- Feb 28, 2016
- Rhode Island
Lp(a) is genetic and doesn’t budge for much. Mine, you may remember, is 13 times normal, triple the “extremely high risk” level.Hey noctrune, welcome back.
How's your Lp(a) doing? I have read and heard some positive things about options for actually dealing with that.
Have you had valve surgery yet? You'll be pleased to know I decided to go of antibiotics near the end of last year. So after 10 years lets see if I am cured of that bacteria or I go in for another round of tough love.
I hope you continue to post in your happy bouyant and positive ways or yore.
PS have you read of these things? (I expect you're well aware by now)
Lipoprotein(a) and Benefit of PCSK9 Inhibition in Patients With Nominally Controlled LDL CholesterolGuidelines recommend nonstatin lipid-lowering agents in patients at very high risk for major adverse cardiovascular events (MACE) if low-density lipoprotein cholesterol (LDL-C) remains ≥70 mg/dL on maximum tolerated statin treatment. It is uncertain ...www.ncbi.nlm.nih.gov
Among patients with coronary heart disease receiving moderate to intensive statin therapy (eg, simvastatin 40–80 mg/d or atorvastatin 80 mg/d), approximately 50% to 60% achieve LDL-C levels <70 mg/dL (2,5). Of these, approximately 30% have LDL-C levels of 60 to 70 mg/dL (5). Whether patients with LDL-C levels close to 70 mg/dL on statin treatment derive incremental benefit from further lipid-lowering therapy is therefore a question that is frequently encountered in clinical practice.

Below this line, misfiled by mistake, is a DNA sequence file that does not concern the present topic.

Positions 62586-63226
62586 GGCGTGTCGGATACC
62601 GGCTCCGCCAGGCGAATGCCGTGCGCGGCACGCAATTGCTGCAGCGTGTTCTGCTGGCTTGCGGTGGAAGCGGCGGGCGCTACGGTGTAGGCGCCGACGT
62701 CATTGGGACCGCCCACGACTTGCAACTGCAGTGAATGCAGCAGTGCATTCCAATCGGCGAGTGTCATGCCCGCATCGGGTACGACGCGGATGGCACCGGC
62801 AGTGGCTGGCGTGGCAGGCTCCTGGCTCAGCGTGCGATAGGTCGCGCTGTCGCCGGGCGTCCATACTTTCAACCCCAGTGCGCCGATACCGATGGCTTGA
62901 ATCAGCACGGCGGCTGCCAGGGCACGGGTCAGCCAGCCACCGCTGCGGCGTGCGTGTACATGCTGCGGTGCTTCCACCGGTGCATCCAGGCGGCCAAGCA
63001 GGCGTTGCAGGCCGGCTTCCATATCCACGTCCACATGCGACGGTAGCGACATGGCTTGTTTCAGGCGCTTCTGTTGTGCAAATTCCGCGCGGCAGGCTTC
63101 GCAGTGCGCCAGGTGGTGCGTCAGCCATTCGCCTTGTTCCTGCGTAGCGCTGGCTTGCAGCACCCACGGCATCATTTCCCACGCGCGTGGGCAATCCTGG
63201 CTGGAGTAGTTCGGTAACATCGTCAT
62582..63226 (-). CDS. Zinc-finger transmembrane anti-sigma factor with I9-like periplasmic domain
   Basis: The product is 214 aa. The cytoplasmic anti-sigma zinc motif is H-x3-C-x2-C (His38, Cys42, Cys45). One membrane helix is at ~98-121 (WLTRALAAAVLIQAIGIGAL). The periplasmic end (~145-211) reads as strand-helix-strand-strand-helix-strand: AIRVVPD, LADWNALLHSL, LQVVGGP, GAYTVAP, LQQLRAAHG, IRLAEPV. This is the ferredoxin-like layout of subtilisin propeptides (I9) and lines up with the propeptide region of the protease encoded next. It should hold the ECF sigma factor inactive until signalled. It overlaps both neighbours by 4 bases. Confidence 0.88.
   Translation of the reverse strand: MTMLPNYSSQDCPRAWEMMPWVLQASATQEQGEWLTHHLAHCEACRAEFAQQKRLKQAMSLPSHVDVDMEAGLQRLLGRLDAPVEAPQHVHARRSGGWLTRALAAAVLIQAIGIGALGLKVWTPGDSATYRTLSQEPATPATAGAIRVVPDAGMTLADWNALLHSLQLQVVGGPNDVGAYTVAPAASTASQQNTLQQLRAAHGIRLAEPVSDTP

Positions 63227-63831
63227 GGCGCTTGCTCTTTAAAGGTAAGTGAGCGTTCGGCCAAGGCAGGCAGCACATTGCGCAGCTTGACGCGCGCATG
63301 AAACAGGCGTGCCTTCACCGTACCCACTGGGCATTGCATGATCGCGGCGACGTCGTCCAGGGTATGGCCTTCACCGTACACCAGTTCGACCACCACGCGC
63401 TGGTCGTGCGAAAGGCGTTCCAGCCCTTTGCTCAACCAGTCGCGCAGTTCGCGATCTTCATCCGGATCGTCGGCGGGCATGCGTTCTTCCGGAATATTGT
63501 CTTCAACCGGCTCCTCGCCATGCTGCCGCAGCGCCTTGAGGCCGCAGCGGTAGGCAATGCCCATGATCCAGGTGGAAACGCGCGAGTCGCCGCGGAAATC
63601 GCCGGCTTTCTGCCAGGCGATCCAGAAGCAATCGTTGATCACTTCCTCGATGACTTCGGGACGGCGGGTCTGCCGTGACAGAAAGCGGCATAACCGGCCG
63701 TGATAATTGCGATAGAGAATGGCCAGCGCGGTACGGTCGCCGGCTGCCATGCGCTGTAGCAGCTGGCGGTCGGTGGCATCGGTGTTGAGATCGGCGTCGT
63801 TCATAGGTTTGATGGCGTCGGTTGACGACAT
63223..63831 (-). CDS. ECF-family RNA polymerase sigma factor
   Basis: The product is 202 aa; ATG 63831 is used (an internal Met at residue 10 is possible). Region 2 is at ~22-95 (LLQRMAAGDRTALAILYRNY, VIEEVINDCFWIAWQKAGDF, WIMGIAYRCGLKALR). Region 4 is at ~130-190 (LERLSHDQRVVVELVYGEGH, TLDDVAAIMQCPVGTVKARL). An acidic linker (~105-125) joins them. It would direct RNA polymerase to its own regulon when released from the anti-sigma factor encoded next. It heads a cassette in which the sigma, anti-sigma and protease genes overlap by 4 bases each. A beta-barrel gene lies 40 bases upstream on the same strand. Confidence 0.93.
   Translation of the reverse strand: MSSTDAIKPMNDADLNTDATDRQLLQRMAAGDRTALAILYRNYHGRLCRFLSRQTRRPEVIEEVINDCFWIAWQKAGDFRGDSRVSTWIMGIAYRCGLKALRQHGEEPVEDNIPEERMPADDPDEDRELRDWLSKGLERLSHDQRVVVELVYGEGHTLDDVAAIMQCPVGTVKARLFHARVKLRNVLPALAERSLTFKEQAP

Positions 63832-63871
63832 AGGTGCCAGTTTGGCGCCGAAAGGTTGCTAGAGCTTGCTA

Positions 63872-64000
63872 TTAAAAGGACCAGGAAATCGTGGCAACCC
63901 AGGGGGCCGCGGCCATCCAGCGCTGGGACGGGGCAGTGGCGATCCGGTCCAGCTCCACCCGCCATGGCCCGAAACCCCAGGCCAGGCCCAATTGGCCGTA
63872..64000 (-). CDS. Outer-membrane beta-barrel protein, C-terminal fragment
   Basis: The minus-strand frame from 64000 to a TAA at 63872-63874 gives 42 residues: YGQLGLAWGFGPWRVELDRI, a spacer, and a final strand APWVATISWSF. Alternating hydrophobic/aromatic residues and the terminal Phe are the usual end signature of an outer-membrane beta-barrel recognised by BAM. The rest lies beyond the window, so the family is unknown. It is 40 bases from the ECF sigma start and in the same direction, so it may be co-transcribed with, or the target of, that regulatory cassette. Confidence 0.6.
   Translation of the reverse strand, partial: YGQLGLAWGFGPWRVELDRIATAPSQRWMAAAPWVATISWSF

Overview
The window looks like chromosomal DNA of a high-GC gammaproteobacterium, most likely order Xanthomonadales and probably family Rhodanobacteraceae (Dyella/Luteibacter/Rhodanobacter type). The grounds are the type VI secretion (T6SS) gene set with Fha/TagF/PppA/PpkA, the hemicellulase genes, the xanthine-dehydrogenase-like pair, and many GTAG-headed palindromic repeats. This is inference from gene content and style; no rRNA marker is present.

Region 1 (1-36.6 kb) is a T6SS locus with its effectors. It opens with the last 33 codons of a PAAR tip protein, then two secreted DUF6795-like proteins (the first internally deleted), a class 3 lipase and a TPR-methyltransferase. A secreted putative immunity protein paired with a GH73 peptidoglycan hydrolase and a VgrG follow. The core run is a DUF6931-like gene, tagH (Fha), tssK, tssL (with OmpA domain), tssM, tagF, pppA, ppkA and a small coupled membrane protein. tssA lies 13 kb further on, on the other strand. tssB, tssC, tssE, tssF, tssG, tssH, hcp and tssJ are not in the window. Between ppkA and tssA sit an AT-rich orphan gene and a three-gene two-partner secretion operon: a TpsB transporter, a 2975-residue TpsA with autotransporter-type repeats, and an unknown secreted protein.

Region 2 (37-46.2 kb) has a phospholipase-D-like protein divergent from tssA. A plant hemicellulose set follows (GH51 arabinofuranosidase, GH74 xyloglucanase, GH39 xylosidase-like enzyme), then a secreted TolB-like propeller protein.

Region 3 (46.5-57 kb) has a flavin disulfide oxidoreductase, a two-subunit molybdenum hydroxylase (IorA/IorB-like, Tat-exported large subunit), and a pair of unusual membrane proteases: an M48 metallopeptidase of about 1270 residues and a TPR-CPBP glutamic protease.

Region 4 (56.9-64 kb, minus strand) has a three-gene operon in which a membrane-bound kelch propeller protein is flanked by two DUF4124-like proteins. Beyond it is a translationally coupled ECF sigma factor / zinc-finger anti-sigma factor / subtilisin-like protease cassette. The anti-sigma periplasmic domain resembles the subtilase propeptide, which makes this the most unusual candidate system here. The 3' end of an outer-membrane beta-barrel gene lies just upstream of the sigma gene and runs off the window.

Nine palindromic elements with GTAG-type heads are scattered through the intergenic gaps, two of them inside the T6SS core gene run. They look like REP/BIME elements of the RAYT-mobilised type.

Inhibitors of proprotein convertase subtilisin/kexin type 9 (PCSK9) produce large reductions of LDL-C as monotherapy or when added to statins. An additional effect of PCSK9 inhibitors is to reduce lipoprotein(a) concentration by 20% to 25% (3,4). Lipoprotein(a) is a type of low-density lipoprotein particle whose concentration is determined primarily genetically. It is believed to have atherogenic, proinflammatory, and prothrombotic properties (6). Epidemiologic and genetic studies associate lipoprotein(a) concentration with the risk for incident coronary, peripheral artery, and cerebrovascular disease (7–9).
Yeah, meds that lower it are “right around the corner” - just like they have been for the last decade or so. I’ll believe it when I’m on them. I was, for what it’s worth, recently sought out by a company that is trying to get them past the FDA for an interview, as I was on a list of people with astronomically high Lp(a) levels. Not that I qualify to participate in their trials; no heart attack, no trial. The interviewer appreciated the irony of someone hoping for a mild heart attack so they could get in on a trial of their life saving med. Quite the knee slapper, eh?
Progressed to moderate stenosis this year. No replacement yet. Taking a sabbatical next year to travel with my wife; not seeing the point in working straight through to a retirement I may not live to enjoy.
Good luck with your bacteria.